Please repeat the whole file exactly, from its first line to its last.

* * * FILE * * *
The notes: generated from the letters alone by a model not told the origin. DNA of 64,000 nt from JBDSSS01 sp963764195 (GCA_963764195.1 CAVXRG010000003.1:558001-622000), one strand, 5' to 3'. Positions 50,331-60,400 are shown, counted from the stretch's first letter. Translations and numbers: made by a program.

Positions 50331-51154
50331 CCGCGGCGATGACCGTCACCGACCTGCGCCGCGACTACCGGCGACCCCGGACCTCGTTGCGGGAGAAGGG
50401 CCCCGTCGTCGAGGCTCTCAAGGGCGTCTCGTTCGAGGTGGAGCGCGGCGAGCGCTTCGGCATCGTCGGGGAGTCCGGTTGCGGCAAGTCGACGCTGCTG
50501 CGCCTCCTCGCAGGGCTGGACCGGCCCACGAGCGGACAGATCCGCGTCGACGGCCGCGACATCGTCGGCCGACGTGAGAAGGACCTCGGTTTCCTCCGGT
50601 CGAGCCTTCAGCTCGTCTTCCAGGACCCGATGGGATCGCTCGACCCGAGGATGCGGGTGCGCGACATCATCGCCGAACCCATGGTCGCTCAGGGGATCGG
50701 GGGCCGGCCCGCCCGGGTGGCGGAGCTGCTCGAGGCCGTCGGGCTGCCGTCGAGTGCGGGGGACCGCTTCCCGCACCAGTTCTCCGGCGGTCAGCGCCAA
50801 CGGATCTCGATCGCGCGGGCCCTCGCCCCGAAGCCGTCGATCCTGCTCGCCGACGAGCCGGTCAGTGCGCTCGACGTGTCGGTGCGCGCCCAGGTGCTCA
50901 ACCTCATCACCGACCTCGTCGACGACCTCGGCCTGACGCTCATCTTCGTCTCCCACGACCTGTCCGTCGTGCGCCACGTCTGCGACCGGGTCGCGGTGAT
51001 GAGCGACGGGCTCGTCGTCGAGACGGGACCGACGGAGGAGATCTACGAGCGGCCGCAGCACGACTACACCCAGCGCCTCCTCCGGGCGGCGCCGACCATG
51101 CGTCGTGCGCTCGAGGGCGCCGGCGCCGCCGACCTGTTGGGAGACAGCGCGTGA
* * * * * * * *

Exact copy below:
The notes: generated from the letters alone by a model not told the origin. DNA of 64,000 nt from JBDSSS01 sp963764195 (GCA_963764195.1 CAVXRG010000003.1:558001-622000), one strand, 5' to 3'. Positions 50,331-60,400 are shown, counted from the stretch's first letter. Translations and numbers: made by a program.

Positions 50331-51154
50331 CCGCGGCGATGACCGTCACCGACCTGCGCCGCGACTACCGGCGACCCCGGACCTCGTTGCGGGAGAAGGG
50401 CCCCGTCGTCGAGGCTCTCAAGGGCGTCTCGTTCGAGGTGGAGCGCGGCGAGCGCTTCGGCATCGTCGGGGAGTCCGGTTGCGGCAAGTCGACGCTGCTG
50501 CGCCTCCTCGCAGGGCTGGACCGGCCCACGAGCGGACAGATCCGCGTCGACGGCCGCGACATCGTCGGCCGACGTGAGAAGGACCTCGGTTTCCTCCGGT
50601 CGAGCCTTCAGCTCGTCTTCCAGGACCCGATGGGATCGCTCGACCCGAGGATGCGGGTGCGCGACATCATCGCCGAACCCATGGTCGCTCAGGGGATCGG
50701 GGGCCGGCCCGCCCGGGTGGCGGAGCTGCTCGAGGCCGTCGGGCTGCCGTCGAGTGCGGGGGACCGCTTCCCGCACCAGTTCTCCGGCGGTCAGCGCCAA
50801 CGGATCTCGATCGCGCGGGCCCTCGCCCCGAAGCCGTCGATCCTGCTCGCCGACGAGCCGGTCAGTGCGCTCGACGTGTCGGTGCGCGCCCAGGTGCTCA
50901 ACCTCATCACCGACCTCGTCGACGACCTCGGCCTGACGCTCATCTTCGTCTCCCACGACCTGTCCGTCGTGCGCCACGTCTGCGACCGGGTCGCGGTGAT
51001 GAGCGACGGGCTCGTCGTCGAGACGGGACCGACGGAGGAGATCTACGAGCGGCCGCAGCACGACTACACCCAGCGCCTCCTCCGGGCGGCGCCGACCATG
51101 CGTCGTGCGCTCGAGGGCGCCGGCGCCGCCGACCTGTTGGGAGACAGCGCGTGA